As Jesus disciples share in this simple feast, they are formed into Jesus’ bodily presence in the world, committing to a life of sacrificial love like Jesus lived (1 Corinthians 10:16-17). As they shared The Supper, they also remembered and proclaimed the Lord’s central saving work on the cross, and committed to doing so until the Lord returned (1 Corinthians 11:26)). The Supper was both personal and communal. Disciples believed they participated in the events of first importance. They share The Supper as a community of disciples — people committed to loving each other as well as the lost people of our world. As they shared in The Supper, they also pledged to follow the way of the cross in their relationships with each other and their neighbors (Luke 22:20).
This where we have been in our focus on “What is CORE” but what is ahead? Is there anything else that should lie at the CORE of our faith?
Because of timing and because of Jesus’ claim to all authority, Jesus gave a set of related CORE principles in his Great Commission. He emphasized his right to give these commands because he had all authority (Matthew 28:18). He emphasized the importance of this command because it was his final command to them before ascending to the Father.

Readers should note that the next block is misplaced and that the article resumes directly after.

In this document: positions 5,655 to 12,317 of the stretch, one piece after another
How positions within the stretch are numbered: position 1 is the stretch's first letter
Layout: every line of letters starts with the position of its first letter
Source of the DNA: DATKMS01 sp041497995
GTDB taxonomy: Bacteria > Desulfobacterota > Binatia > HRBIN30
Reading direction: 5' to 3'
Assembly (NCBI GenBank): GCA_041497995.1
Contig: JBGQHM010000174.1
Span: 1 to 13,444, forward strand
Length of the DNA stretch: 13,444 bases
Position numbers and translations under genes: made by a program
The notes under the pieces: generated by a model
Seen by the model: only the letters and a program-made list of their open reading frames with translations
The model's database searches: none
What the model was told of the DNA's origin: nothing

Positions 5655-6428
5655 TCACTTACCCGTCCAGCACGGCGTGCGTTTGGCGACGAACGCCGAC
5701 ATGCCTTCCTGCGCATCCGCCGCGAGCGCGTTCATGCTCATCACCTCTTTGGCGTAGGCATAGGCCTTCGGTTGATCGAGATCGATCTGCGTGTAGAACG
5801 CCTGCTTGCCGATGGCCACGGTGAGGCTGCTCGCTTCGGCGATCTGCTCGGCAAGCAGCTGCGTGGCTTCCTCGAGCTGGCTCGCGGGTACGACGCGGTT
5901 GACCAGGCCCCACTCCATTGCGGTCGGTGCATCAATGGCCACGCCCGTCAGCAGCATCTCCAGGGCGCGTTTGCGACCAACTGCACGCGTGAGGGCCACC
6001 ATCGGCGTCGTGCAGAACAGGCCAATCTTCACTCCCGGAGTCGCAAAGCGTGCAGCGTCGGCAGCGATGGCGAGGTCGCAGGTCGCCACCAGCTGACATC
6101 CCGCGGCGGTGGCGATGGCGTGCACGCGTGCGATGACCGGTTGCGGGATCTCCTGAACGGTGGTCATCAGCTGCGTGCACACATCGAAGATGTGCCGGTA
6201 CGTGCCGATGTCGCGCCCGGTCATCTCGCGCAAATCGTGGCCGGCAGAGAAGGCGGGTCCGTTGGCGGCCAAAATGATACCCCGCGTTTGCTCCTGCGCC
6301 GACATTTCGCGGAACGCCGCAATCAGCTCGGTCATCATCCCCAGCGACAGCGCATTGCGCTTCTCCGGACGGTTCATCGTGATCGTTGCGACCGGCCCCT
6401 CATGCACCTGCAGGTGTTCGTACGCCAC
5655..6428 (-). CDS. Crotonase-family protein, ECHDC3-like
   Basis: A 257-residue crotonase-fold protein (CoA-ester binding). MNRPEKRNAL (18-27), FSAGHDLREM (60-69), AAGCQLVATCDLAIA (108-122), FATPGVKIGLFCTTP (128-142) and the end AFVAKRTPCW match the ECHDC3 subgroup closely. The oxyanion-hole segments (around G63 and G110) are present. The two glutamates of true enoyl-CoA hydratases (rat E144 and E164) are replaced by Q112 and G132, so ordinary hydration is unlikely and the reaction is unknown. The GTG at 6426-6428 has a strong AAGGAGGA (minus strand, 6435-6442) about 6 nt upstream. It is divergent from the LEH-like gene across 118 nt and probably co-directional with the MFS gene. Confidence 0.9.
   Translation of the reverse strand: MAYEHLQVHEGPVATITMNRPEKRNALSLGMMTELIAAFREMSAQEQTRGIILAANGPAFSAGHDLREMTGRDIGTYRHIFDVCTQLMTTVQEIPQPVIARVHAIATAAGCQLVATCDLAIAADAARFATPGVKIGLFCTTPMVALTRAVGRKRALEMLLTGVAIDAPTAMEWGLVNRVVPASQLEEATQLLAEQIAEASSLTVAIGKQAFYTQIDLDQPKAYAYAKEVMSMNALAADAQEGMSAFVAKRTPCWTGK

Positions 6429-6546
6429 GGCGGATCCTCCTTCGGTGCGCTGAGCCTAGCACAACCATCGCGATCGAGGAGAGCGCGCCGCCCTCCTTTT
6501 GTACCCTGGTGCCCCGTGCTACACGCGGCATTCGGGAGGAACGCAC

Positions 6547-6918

The Lord also tied his Great Commission to the things of first importance that Paul later emphasized — Jesus’ death, burial, and resurrection (1 Corinthians 15:1-7). The principles of the Great Commission were also integral to loving God, each other, and our neighbors (1 John 3:16-18). The commands came with the powerful promise that Jesus, our Lord, would be with his disciples always, to the end of this age, as the Spirit empowered them to be witnesses to the world.